Too much. Too soon.
It’s a mistake made by many church leaders. Changing too much, or changing it too soon.
It is not the domain of only the fresh-faced, recent seminary graduate. We older guys who should know better are not immune. Heart a-racing, grand vision driving us, “Onward” we insist, often to folks who still aren’t sure who should be leading the charge or if there should be a charge at all.
Part of the leadership challenge is correctly answering the “When?” and “How Far?” questions. When should I try to lead out in an endeavor and how far can we go before people lose heart for the goal, strength for the journey, trust in the leader, or faith in the Lord? These questions can be partially answered by answering the “How Much?” question. How much Pastoral Leadership Capital does one have to spend, and how much of it can be spent at any given time?
I’m borrowing the idea of capital from the worlds of finance and economics as a metaphor. Jesus did a similar thing in Luke 14:
For which of you, wanting to build a tower, doesn’t first sit down and calculate the cost to see if he has enough to complete it? Otherwise, after he has laid the foundation and cannot finish it, all the onlookers will begin to ridicule him, saying, ‘This man started to build and wasn’t able to finish.’ (vs. 28-30, CSB)
Jesus was not insinuating to be a disciple you must first determine whether you have enough money to build a tower. Nor am I insinuating a direct correlation between the business world and ministry. But, there is a relationship between capital, Leadership Capital, and Pastoral Leadership Capital. In this post, Part 1, I hope to lay a foundation. In Part 2 we’ll look more in depth at accruing and spending Pastoral Leadership Capital.
A brief, but helpful definition of capital comes from the online Business Dictionary:
Wealth in the form of money or assets, taken as a sign of the financial strength of an individual, organization, or nation, and assumed to be available for development or investment.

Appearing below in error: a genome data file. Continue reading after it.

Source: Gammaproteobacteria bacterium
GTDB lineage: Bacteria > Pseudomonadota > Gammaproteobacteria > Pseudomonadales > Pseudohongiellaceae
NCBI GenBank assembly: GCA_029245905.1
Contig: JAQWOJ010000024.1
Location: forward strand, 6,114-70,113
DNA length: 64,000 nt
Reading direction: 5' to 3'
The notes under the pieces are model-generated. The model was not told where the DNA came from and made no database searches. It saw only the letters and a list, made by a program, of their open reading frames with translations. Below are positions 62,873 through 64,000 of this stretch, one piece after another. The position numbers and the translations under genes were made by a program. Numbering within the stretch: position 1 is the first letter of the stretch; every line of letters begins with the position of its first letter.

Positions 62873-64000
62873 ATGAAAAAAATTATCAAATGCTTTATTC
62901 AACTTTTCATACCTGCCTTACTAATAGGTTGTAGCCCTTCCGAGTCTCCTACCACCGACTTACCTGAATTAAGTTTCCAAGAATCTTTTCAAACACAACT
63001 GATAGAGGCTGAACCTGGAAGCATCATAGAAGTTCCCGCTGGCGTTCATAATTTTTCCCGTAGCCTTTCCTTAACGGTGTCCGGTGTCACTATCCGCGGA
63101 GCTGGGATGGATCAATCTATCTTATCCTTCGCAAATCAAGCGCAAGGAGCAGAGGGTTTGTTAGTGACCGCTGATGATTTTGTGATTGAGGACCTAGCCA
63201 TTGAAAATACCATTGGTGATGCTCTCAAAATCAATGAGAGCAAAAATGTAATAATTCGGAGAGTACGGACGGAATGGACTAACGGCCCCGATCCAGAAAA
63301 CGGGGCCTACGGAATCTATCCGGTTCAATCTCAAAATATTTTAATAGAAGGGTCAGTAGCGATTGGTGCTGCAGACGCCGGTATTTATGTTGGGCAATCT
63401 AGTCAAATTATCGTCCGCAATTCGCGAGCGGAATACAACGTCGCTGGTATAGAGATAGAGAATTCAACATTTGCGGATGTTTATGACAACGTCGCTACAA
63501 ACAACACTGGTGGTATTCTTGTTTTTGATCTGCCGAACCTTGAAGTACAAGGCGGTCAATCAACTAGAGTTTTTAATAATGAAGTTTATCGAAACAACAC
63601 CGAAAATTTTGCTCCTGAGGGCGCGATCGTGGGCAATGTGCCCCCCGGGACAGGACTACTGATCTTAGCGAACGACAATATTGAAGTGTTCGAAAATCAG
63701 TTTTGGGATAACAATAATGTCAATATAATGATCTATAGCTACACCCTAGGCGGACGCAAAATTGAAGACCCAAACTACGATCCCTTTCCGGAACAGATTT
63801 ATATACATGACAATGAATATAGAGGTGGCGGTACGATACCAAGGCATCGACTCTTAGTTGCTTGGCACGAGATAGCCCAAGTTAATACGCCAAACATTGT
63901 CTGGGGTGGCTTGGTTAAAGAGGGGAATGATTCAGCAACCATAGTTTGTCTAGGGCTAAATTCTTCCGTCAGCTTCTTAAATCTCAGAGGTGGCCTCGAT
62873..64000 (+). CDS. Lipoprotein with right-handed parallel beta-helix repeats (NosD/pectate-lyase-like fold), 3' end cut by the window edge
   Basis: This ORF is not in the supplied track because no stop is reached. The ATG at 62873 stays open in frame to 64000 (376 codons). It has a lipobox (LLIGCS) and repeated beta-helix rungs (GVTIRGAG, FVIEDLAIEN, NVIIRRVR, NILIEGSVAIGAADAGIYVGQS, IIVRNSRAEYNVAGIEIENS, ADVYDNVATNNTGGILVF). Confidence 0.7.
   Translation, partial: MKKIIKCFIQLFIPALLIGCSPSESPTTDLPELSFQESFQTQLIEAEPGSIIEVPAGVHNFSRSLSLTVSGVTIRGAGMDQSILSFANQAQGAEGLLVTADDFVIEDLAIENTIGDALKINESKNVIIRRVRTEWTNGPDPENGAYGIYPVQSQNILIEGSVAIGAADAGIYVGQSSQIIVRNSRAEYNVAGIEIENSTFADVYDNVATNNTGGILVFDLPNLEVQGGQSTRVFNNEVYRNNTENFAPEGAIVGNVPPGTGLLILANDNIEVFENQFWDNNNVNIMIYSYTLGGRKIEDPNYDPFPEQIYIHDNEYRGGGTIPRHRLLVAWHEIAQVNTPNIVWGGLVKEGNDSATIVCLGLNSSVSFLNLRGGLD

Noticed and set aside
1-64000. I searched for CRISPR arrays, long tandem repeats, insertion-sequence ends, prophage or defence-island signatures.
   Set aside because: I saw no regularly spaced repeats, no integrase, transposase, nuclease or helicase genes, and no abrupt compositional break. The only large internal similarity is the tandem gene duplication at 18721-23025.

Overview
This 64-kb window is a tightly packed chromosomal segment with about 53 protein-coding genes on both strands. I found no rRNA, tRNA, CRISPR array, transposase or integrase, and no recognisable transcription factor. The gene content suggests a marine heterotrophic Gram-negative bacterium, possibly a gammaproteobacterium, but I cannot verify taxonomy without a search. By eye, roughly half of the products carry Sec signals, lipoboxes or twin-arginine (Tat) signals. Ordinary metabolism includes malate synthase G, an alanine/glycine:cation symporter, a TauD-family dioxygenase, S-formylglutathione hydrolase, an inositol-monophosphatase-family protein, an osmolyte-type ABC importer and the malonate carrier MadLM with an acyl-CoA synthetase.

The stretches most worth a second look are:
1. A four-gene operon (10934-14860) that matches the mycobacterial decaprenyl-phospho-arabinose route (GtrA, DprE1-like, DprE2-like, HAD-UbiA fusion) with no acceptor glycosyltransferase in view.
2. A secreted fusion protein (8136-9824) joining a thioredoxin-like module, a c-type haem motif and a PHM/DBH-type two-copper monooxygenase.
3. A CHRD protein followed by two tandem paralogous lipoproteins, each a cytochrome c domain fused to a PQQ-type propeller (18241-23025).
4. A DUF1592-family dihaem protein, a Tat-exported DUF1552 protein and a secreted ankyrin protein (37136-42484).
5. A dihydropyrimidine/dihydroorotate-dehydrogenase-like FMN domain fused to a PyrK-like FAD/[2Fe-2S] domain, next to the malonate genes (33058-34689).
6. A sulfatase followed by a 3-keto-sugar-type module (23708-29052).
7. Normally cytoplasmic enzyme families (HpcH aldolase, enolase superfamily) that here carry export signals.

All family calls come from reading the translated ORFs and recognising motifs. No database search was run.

Capital refers to financial assets or the financial value of assets, such as funds held in deposit accounts, as well as the tangible machinery and production equipment used in environments such as factories and other manufacturing facilities. Additionally, capital includes facilities, such as the buildings used for the production and storage of the manufactured goods.
In short, capital refers to assets or their value, including cash or cash equivalents, that can be used to grow the business or make other investments. In personal finance, capital is your house, car, bank accounts, investment accounts, gold bars, and the pirate loot buried in your crawl space. These are items of value that can be leveraged for buying something, further investing, remodeling your kitchen, paying off debt, etc.
Leadership capital builds on the concept of financial or economic capital as resources with value. One business writer described “leadership capital” as
all the political, personal, intellectual, physical and monetary assets you can bring to bear in meeting challenges.
Restated, leadership capital is the sum of all the resources that you 1) can access and 2) have the authority to spend. It may include access to capital as defined above, but not limited to it. Leadership Capital includes influence, relationships, wisdom, politics, and other intangibles. I would argue that, in most instances, Leadership Capital includes more intangibles than tangibles.
(There’s even a Leadership Capital Index by which one’s worth to an organization can be measured.)
Pastoral Leadership Capital
In my opinion, Pastoral Leadership Capital shares some components of business-oriented leadership capital, but likely gains more through the relational experiences unique to pastoring. Pastoral Leadership Capital is gained through ministry in times of grief (funerals, loss of jobs, loss of health), times of joy (visiting during new births, weddings), personal discipleship, compassion, long-tenure, and other life-sharing events or journeying together spiritually. In most instances, this differs from business.
When a pastor says, “I think God is leading us to…” make a certain change or take on a certain challenge, perhaps unconsciously, the congregation evaluates whether said pastor has enough capital to “buy” their involvement. Has he “earned” the right to ask for their support and lead the endeavor? The pastor may have intellectual capacity, understand the church’s power dynamics, and be of sound financial mind. But, how long has he been on the field? Has he walked them through the valley of the shadow of death? Has he earned trust?
If not, the pastor may be leading on hopes and wishes rather than capital.It is unwise to attempt deficit-spending with pastoral leadership capital, because in leadership you cannot spend what you do not have. In the financial world this is called “overextension.” In the ministry world it is often called “looking for a new church.”
Next week: Pastoral Leadership Capital, Part 2: Accruing and Spending It
Featured image credit, reversed and edited for size. Thanks to Art Rogers and Jay Sanders for reviewing this article and making helpful suggestions.